Setting Up

Getting Off the Ground

Welcome to JetEngine! The purpose of this guide is to get your game – ahem – off the ground as quickly as possible.

After importing the JetEngine library, create an empty scene.

Then, via the menu, go to:

  • Tools > JetEngine > Setup Level Scene

And boom! You’re ready to go. If you hit the Play button, you’ll see that you’re already up and running!

If you’re just setting up a new project for the first time, you can also automatically add the required tags and layers to your project file. In the menu, simply go to:

  • Tools > JetEngine > Add JetEngine Tags
  • Tools > JetEngine > Add JetEngine Layers

Modifying the Player

Customizing Feel

Now we’re at the really fun part! Here, we get to edit the Player’s movements, or States, all the way from simple things like walking and jumping to more unique things like dashing, climbing, and bouncing from enemies.

Drag an instance of the Player prefab out from:

  • Resources > Demo > Actors > Player > Player

This is the Player prefab that gets loaded into the game by default. Expand it and drill down into Player > Controllers > Controller.

In the Inspector, you’ll see JetController, which manages the available States on an actor. You can expand its Animations field and slot various animation clips, which will be played automatically at the appropriate time.

Adding New Mechanics

Below JetController, you’ll see components for various other states, including JumpState and MovingState. Here, there are a variety of fields that let you fine-tune how the actor moves and behaves. Additionally, you’ll see that every State has its own slots for the AnimationClips that play while that state is active. Many states just have one, but more complex states can have more; for example, JumpState allows you to slot unique AnimationClips for the start, body, and crest of the jump.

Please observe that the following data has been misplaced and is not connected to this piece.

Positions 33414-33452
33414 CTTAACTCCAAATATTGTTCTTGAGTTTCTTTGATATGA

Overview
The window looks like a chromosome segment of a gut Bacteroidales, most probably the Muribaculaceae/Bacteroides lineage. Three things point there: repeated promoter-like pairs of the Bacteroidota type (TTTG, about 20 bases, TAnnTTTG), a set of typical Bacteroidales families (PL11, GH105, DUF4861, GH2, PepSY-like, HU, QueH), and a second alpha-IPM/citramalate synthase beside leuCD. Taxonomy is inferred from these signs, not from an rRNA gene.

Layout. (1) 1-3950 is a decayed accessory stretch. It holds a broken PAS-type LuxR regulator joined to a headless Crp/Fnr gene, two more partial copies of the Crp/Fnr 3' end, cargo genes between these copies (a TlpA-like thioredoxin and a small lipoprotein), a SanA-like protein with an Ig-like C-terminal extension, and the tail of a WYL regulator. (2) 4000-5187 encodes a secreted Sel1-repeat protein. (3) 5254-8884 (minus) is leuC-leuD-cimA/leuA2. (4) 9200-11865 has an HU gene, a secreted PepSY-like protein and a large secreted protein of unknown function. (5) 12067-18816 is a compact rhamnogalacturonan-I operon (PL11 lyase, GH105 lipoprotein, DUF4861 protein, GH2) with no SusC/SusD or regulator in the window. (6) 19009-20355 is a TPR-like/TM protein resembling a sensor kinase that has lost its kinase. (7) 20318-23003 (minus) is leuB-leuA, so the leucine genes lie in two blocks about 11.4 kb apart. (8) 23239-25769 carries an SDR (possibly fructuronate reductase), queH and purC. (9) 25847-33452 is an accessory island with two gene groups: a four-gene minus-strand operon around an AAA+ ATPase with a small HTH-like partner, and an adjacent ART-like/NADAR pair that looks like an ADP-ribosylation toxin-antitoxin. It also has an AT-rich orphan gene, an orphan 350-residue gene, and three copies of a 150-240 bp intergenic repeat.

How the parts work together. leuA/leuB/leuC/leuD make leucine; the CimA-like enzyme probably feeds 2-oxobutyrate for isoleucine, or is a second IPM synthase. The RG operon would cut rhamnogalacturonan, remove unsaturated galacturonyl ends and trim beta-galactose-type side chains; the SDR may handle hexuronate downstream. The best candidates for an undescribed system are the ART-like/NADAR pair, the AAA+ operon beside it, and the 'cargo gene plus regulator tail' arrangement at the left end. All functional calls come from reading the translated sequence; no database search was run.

Let’s try giving the Player an entirely new State! In the Project pane, open up:

  • Scripts > JetEngine > _States

Drag the DashState script onto the Controller GameObject. That’s all it takes! Now, if we hit the Play button, our player will perform a dash move when the dash input is pressed. Like every other JetState, we can slot an animation to play here, or we can use the Inspector to adjust more than a dozen values to give this dash its own sense of feel and timing.

You’ll see other JetStates in the _States folder as well! Want to make the player bounce on enemies? BounceState has you covered. Want to climb up ladders? LadderState is the script for the job. And we’ll be releasing new States periodically, so JetStates are your one-stop shop for an ever-expanding arsenal of classic gaming mechanics.

Loading Different Player Prefabs

If you’d like to change which Player prefab is loaded in, you can access that by updating the Singletons prefab:

  • Resources > System > Singletons

Drag that out, expand it, and click on the GameManager object. There, you’ll see an Inspector slot called “Player Prefab.” Simply drag the prefab you’d like to use for your player into this slot, Apply the Singletons prefab, and you’re good to go!

Creating an Enemy

Getting the Enemy Onstage

We’ve gotta have some enemies for the player to tackle, right? Fortunately, that’s easy too!

Go to:

  • GameObject > Create JetEngine > Create Blank Enemy

This will give us a prefab with all the tools an Enemy needs, including physics, a Controller, animations, and even some customizable AI.

Most of this should look familiar by now, because all of the base components are the same ones we used for the Player! If you expand the Enemy GameObject, you’ll see that it’s got a Controller, and it has its own JetState components. If you want to add new functionality to the enemy – say, to allow them to jump – it’s as easy as dragging a JumpState component onto that GameObject.

Enemy AI

The last piece of the Enemy puzzle is AI. You’ll see that the enemy has its own AI GameObject, with a component called MovementAI. Here, we can configure a myriad of basic enemy behaviors, including the direction they move in, if they turn when they hit a wall, if they jump when they touch a ledge, and even if they should attack on a timer.


Setting Up an Attack

So we just made a new enemy, but what if we want it to be tougher? No worries! Let’s walk through giving it a projectile attack.

Click on the Enemy GameObject, and drill down into Attacks > Projectile. The Attack component here gives us all the capability we need to make the enemy fire bullets periodically.

If you expand this object, you’ll see that it has a child called JetPool. While the Attack component gives us access to the behaviors of the attack – the animation that plays, the cooldown between attacks, and more – the JetPool is where the actual projectile will be housed. In the Inspector, you’ll see a prefab slotted in the Prefab slot of the JetPool component; that prefab will be used as our projectile, and spawned as needed.

Simple Attack AI